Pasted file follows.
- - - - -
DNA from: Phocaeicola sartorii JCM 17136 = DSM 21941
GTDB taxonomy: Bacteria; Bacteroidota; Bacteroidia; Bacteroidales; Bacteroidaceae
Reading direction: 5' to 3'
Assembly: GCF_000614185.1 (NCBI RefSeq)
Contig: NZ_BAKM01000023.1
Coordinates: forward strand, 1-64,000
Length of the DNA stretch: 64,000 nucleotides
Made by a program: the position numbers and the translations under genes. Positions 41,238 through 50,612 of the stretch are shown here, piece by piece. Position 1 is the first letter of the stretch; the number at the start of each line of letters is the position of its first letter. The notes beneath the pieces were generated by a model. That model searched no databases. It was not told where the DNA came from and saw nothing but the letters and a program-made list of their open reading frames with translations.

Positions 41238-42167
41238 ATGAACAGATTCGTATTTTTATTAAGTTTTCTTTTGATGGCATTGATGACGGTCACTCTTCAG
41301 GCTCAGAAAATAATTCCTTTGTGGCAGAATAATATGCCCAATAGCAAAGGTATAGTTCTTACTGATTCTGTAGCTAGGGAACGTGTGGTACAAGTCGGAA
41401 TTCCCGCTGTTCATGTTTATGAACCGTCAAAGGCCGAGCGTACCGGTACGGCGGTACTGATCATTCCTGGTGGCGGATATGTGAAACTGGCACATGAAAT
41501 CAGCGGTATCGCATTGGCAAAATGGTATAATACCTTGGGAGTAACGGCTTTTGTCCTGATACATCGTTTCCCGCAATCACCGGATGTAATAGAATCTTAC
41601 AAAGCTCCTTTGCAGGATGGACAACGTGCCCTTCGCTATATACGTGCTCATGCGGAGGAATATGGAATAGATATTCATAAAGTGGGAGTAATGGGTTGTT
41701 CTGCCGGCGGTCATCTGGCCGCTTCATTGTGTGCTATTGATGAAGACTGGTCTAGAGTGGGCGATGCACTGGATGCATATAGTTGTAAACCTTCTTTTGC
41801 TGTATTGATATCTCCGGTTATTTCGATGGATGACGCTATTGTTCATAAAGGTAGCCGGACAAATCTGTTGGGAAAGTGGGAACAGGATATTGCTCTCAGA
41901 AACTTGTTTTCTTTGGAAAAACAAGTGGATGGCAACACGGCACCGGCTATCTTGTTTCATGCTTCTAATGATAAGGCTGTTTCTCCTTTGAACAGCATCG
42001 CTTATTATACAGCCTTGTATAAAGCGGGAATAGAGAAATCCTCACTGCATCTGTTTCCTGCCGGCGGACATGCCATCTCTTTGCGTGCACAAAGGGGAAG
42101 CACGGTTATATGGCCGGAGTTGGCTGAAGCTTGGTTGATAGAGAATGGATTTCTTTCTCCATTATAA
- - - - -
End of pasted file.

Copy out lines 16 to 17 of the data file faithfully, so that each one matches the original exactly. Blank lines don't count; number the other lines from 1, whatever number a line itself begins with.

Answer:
41801 TGTATTGATATCTCCGGTTATTTCGATGGATGACGCTATTGTTCATAAAGGTAGCCGGACAAATCTGTTGGGAAAGTGGGAACAGGATATTGCTCTCAGA
41901 AACTTGTTTTCTTTGGAAAAACAAGTGGATGGCAACACGGCACCGGCTATCTTGTTTCATGCTTCTAATGATAAGGCTGTTTCTCCTTTGAACAGCATCG